Ethan Casey is a Seattle-based international journalist, frequent public speaker, and author of Alive and Well in Pakistan: A Human Journey in a Dangerous Time (2004).
Saturday, December 13, 2008
2009 promises to be a busy and productive year, and one of the things I'm doing to prepare for it is setting up this blog and redirecting the www.ethancasey.com domain here. This note is just to say that, and so that there will be some text on the front page while I get things arranged. If you'd like to be in touch with me for any reason, feel free to email email@example.com or phone +1 206 453 0139 (or Skype ID ethan.casey).
Ethan Casey is the author of Alive and Well in Pakistan: A Human Journey in a Dangerous Time (London: Vision, 2004; Penguin India and Vanguard, 2005). Ahmed Rashid, author of Taliban and Descent into Chaos, has called Alive and Well in Pakistan “magnificent,” Pakistani novelist Mohsin Hamid calls it “the insights of a singular, clear-eyed and humane traveler,” and Haitian-American novelist Edwidge Danticat describes it as “wonderful … a model of travel writing.”
Ethan and his Chicago-based collaborator Fawad Butt are frequent public speakers on Pakistan and on issues affecting the subcontinent and its diaspora communities around North America. Since 2006, Ethan has spoken to World Affairs Councils in Alaska, Oregon, Illinois and Pennsylvania; at Human Development Foundation fundraisers in Chicago, San Jose, and Tampa; and at high schools in Chicago and churches in Colorado Springs and Seattle. He was the keynote speaker introducing philanthropist Greg Mortenson at an April 2008 fundraising dinner in Chicago, and introduced Mortenson’s Three Cups of Tea co-author David Oliver Relin at a King County Library System event in Renton, Washington in October 2008.
He has also spoken at Harvard, Yale, Cornell, and other major universities, as well as at the Royal Geographical Society and the Pakistan High Commission in London. Ethan and Fawad are currently speaking mainly to American church and interfaith groups about the urgent need to foster human connections and understanding between Americans and Pakistanis.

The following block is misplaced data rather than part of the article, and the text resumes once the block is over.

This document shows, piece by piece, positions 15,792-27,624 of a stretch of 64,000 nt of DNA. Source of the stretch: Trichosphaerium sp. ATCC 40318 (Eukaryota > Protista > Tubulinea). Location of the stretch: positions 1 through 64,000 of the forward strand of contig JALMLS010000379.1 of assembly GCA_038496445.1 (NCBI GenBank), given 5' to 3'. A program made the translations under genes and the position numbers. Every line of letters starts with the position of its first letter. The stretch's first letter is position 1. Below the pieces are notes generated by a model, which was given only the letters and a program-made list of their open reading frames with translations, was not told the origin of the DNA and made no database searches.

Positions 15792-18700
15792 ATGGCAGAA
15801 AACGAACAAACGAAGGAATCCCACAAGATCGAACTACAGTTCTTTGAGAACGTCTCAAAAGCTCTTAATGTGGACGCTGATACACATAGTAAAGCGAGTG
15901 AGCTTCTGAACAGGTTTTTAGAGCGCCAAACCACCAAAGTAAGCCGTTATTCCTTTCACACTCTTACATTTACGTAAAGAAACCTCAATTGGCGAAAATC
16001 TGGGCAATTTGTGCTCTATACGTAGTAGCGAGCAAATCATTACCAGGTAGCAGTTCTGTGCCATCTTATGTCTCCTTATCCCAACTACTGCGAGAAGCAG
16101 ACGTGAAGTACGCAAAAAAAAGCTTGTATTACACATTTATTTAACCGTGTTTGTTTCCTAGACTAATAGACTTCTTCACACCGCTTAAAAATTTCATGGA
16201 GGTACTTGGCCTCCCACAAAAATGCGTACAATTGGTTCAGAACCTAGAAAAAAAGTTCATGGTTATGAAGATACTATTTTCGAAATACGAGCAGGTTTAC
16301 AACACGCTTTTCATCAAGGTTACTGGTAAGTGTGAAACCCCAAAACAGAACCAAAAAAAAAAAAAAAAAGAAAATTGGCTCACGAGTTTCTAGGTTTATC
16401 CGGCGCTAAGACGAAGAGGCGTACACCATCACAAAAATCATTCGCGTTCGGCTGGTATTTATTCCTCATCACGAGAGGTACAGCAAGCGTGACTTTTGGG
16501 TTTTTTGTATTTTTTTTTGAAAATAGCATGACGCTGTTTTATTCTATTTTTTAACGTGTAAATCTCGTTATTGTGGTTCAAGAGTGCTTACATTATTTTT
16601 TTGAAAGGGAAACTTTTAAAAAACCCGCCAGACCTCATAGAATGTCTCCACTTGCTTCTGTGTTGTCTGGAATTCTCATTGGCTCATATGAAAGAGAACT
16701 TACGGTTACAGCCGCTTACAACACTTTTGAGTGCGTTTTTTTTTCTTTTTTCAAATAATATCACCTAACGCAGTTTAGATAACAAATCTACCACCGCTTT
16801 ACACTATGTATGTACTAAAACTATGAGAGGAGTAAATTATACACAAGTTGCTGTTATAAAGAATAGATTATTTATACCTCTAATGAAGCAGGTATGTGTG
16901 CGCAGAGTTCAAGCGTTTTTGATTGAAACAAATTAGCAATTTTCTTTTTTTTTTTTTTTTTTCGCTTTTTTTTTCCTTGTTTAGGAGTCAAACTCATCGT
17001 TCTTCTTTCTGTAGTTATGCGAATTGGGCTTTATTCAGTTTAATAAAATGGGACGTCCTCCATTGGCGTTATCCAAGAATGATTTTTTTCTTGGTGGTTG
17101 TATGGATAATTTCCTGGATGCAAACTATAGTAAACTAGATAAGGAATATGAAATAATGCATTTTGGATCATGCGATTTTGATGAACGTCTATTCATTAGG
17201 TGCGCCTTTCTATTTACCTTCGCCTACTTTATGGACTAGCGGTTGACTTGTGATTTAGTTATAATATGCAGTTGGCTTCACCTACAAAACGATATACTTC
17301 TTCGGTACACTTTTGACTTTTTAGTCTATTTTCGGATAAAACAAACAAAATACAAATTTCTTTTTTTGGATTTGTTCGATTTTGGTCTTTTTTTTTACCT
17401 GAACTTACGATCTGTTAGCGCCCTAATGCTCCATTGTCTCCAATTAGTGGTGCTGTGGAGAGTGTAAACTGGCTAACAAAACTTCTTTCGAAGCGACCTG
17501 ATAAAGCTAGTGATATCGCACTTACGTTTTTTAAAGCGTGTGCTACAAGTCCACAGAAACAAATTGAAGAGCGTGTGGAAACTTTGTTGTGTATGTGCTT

Ethan fell into journalism the same way his role model, the late Observer foreign correspondent and travel writer Gavin Young, did: “the way a drunken man falls into a pond.” His first discovery of the world outside the United States, a trip to Haiti at age 16, spurred him to spend an academic year on the University of Wisconsin College Year in Nepal Program and later to move to Bangkok. His credo of journalism is that understanding should always precede both judgment and action, and he endorses James Fallows’s observation that journalists enjoy the privilege of getting paid to learn.
Between 1993 and 2001, Ethan traveled throughout Southeast Asia and the subcontinent, writing for publications including The Globe and Mail, the South China Morning Post, and US News & World Report. He interviewed Aung San Suu Kyi in April 1996, during her brief period out of house arrest; was an eyewitness to the July 1997 coup d’etat in Cambodia; interviewed Megawati Sukarnoputri (later President of Indonesia) in December 1996, during the last period of Suharto’s rule; interviewed Corazon Aquino on the 10th anniversary of the overthrow of Ferdinand Marcos; was in Kathmandu in July 1994 for the fall of the first elected government of Nepal after the 1990 anti-royalist revolution and covered the November 1994 elections; and lived through the collapse of the Thai baht and other Asian currencies.
In 1994 he began covering the subcontinent, traveling around India by train and spending several extended periods in Jammu & Kashmir State near the height of the separatist rebellion there. His interest in Kashmir and in the subcontinent’s Muslims led him to visit Pakistan, where he interviewed Murtaza Bhutto, Benazir’s estranged brother; covered sectarian violence in Karachi and the plight of the country’s Christian minority; interviewed ordinary people as well as politicians and public figures such as Maleeha Lodhi (later Ambassador to the US and High Commissioner to the UK), Najam Sethi and Jugnu Mohsin, Ahmed Rashid, and human rights lawyer Hina Jilani; and visited the Line of Control during the 1999 Kargil crisis. In 2003 he was invited to spend a semester as a founding faculty member of the School of Media and Communication at Beaconhouse National University in Lahore.
Based in London from 1998 until 2005, he continued traveling to Asia as well as covering the farms crisis in Zimbabwe in 2000 for Geographical magazine; speaking at the Highway Africa conference for African journalists in Johannesburg in August 2002; covering the Haitian elections of November 2000 for the Financial Times; and traveling to Pakistan in 1999 for the Observer News Service and the Boston Globe. In 1999 he co-founded Blue Ear, a pioneering online periodical publishing global journalism, which James Fallows praised as “ambitious” and “innovative.” During this period he also edited three book-length collections: 09/11 8:48 a.m.: Documenting America’s Greatest Tragedy (in collaboration with Jay Rosen and the New York University Department of Journalism), its sequel, Dispatches from a Wounded World (with Leah Kohlenberg), and Peace Fire: Fragments from the Israel-Palestine Story (with Paul Hilder).
In recent years Ethan has written for Pakistani and Indian publications, and in 2006-07 he co-founded and co-hosted a weekly topical podcast on Pakistan.
He is also co-author, with Michael Betzold, of Queen of Diamonds: The Tiger Stadium Story (1991), for which he had the memorable honor of interviewing Eugene McCarthy and Elmore Leonard. He lives in Seattle and can be contacted at firstname.lastname@example.org.